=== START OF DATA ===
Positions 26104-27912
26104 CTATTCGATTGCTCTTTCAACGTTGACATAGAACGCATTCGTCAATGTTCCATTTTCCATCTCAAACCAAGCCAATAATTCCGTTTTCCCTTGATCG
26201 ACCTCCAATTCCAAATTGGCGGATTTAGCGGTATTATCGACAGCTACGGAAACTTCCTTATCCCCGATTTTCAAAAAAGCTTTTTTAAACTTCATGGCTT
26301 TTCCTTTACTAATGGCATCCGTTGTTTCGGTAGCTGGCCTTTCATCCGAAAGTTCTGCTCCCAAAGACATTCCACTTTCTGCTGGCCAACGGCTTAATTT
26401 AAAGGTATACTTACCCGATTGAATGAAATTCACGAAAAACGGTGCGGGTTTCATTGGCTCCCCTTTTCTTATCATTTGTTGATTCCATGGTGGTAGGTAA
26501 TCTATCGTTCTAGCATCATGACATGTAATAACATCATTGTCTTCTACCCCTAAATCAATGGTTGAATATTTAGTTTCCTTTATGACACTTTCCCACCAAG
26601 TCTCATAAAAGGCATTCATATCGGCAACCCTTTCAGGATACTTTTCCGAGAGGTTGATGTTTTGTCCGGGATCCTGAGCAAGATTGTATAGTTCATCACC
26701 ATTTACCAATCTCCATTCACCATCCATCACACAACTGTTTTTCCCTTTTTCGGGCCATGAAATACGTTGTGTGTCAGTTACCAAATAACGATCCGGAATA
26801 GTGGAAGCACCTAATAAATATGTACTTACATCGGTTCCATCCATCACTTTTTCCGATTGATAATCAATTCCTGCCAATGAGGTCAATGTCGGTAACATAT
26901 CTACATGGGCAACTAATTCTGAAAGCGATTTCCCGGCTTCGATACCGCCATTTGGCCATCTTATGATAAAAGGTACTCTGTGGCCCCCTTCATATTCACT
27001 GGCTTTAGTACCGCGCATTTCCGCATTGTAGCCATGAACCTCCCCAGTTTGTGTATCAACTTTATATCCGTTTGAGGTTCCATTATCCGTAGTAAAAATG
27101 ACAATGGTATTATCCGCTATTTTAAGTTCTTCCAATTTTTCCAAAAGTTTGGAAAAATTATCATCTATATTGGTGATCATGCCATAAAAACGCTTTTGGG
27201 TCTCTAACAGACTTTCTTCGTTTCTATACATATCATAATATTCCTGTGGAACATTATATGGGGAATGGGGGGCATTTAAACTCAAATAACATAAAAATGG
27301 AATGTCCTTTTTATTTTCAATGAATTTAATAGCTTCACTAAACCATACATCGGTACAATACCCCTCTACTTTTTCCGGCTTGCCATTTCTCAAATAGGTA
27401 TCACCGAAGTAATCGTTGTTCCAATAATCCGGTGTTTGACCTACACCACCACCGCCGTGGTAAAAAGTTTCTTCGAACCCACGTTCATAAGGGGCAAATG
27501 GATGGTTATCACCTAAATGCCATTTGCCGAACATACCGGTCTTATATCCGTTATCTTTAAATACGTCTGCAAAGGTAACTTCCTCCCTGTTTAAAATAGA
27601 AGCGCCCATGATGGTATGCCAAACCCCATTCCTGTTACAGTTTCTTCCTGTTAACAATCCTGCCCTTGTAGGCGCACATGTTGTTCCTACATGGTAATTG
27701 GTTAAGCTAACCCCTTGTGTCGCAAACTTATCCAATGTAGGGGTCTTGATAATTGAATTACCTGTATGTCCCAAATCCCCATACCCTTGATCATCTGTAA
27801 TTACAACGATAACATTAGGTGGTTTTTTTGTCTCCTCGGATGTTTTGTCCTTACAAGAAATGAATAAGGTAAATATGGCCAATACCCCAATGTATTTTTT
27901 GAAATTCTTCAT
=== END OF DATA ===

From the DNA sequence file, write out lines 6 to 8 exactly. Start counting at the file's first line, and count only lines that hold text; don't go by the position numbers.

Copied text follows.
26501 TCTATCGTTCTAGCATCATGACATGTAATAACATCATTGTCTTCTACCCCTAAATCAATGGTTGAATATTTAGTTTCCTTTATGACACTTTCCCACCAAG
26601 TCTCATAAAAGGCATTCATATCGGCAACCCTTTCAGGATACTTTTCCGAGAGGTTGATGTTTTGTCCGGGATCCTGAGCAAGATTGTATAGTTCATCACC
26701 ATTTACCAATCTCCATTCACCATCCATCACACAACTGTTTTTCCCTTTTTCGGGCCATGAAATACGTTGTGTGTCAGTTACCAAATAACGATCCGGAATA